Diagnosing the Ionosphere

courtesy of the NOAA

Image showing the curvature of the earth and the ionosphere. Photo courtesy of NOAA

Although many electrical engineers work with the ionosphere for communications, there is still much that's unknown about the ionosphere's physical behavior in different situations. Sometimes a signal passing through the ionosphere behaves as expected, and sometimes it doesn't. Space weather researchers are figuring out why.

While most electrical engineers are familiar with bouncing radio waves off the ionosphere for communications purposes, space weather researchers are using the practice to study and diagnose the ionosphere itself.

Last summer, Professor Wayne Scales and four Ph.D. students traveled to remote Gakone, Alaska to study the electromagnetic energy that is reradiated when a powerful, high-frequency transmitter aims at the ionosphere. The High Frequency Active Auroral Research Program (HAARP) facility can transmit powerful radio waves at frequencies between 2.8 and 10 MHz hundreds of miles into the ionosphere (see page 18).

"HAARP is the most powerful research facility of its kind," Scales says. "The facility can send up a very powerful radio wave, which heats a small section of the ionosphere," he explains. A small amount of the energy is reradiated back to the earth's surface. Researchers use this stimulated electromagnetic emission (SEE) to study the ionosphere.

From left: Ph.D. students Hai Yang Fu and Alireza Samimi, with Wayne Scales, Steve Floyd ('80), and Ph.D. student Maitrayee Bordikar.

From left: Ph.D. students Hai Yang Fu and Alireza Samimi, with Wayne Scales, Steve Floyd ('80), and Ph.D. student Maitrayee Bordikar.

To complicate matters, the reradiated energy returns at frequencies different from what HAARP transmits. "The HAARP transmission is strong enough that some nonlinear processes are stimulated," he explains.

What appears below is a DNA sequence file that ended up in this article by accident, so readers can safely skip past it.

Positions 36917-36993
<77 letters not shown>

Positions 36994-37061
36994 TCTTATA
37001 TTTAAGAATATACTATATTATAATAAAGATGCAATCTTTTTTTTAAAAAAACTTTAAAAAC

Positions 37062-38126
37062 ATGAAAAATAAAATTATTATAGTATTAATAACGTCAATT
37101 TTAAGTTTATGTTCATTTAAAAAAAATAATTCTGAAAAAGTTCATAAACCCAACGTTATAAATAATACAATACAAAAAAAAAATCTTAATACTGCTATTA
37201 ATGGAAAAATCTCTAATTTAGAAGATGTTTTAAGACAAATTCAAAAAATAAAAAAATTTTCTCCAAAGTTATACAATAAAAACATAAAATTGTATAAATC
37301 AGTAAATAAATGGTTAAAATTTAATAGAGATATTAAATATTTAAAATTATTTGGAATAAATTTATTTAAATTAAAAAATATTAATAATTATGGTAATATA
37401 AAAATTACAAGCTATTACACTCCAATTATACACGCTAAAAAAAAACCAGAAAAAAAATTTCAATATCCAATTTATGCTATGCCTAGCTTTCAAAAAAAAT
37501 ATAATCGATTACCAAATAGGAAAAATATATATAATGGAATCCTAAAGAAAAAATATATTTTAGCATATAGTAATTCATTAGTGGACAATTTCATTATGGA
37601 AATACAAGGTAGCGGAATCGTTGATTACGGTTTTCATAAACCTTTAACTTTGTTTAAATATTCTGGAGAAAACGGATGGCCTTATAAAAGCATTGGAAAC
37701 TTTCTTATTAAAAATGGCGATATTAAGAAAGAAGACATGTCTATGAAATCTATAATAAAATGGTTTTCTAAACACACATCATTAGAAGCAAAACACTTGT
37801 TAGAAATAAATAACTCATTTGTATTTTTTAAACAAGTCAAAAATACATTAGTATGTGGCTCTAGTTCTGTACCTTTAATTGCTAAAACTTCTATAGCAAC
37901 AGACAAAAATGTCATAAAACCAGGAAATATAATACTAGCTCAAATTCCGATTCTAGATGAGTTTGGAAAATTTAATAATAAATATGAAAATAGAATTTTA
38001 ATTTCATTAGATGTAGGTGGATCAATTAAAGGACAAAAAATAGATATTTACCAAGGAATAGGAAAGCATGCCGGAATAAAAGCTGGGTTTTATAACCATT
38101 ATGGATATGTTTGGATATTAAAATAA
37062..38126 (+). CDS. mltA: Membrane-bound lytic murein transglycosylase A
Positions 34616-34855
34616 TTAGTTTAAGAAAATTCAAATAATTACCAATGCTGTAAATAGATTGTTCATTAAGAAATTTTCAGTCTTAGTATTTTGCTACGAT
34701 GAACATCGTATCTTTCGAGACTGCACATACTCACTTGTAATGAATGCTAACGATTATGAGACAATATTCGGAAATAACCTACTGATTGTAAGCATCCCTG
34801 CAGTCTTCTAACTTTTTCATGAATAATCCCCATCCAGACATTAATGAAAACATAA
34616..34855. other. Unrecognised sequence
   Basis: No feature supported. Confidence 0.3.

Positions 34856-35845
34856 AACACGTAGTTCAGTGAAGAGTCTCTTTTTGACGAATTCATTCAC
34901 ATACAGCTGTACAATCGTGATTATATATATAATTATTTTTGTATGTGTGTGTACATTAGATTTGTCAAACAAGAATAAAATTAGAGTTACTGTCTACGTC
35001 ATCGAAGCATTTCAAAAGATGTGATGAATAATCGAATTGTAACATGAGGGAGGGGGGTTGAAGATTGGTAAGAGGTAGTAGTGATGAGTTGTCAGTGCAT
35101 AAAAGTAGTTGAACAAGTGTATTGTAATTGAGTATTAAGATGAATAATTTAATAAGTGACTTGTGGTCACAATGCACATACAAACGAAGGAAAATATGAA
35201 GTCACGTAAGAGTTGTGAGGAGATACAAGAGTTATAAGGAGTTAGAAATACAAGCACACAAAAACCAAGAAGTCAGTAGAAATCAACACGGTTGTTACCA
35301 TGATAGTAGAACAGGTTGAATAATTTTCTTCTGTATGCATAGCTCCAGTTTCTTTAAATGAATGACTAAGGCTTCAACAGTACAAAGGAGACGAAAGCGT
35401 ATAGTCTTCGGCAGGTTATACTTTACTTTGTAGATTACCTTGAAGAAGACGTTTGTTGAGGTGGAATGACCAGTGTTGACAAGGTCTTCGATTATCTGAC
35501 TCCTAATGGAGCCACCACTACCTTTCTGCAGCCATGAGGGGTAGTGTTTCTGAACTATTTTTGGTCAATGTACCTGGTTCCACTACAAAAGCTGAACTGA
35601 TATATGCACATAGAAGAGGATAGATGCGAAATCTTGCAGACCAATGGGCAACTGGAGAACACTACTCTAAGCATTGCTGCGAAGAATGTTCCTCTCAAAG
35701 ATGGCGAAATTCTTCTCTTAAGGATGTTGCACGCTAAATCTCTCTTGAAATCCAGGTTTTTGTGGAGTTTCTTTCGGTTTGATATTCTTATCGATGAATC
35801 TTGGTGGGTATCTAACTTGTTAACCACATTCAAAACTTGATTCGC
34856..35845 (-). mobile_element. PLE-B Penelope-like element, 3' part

By measuring and analyzing the reradiated energy, researchers hope to determine the types of ions at the time, what type of nonlinear processes are happening, what type of turbulence is there, and how electron temperatures can change, according to Scales. "However, you need theoretical models to develop that understanding. That's what my students are doing; they are developing some of the first theoretical models based on the frequency spectrum of the SEE data."

Maitrayee Bourdikar, Alireza Mahmoudian, Alireza Samimi, and Haiyang Fu all wrote short proposals to participate in the HAARP Summer Student Research Campaign. The program enables graduate students to do state-of-the art experiments while learning how to design experiments and how to use a premier scientific research facility. "The students get to work with premier scientists in the field. The program helps to train tomorrow's leaders in space science," Scale explains.

The Virginia Tech team collaborated with the Naval Research Laboratory and researchers at the University of Alaska. The team was using new receivers, positioned 5 miles away from the HAARP transmission facility. "We were fortunate, we got a great dataset," Scales says in spite of being pestered by Alaska's infamous mosquitos.

The students even made some discoveries of frequencies that had not been observed in such experiments before. The phenomenon could be related to a geomagnetic substorm that dumped protons that normally would not be in the heated region, Scales says.

The team is taking the experimental measurements and developing theoretical models to understand what kind of diagnostic information they can get out of the space environment. "It was an extraordinarily successful experiment."


Read about the HAARP facility and its designer:
HAARP: from WUVT to the most powerful short-wave station on Earth


Read more about space science at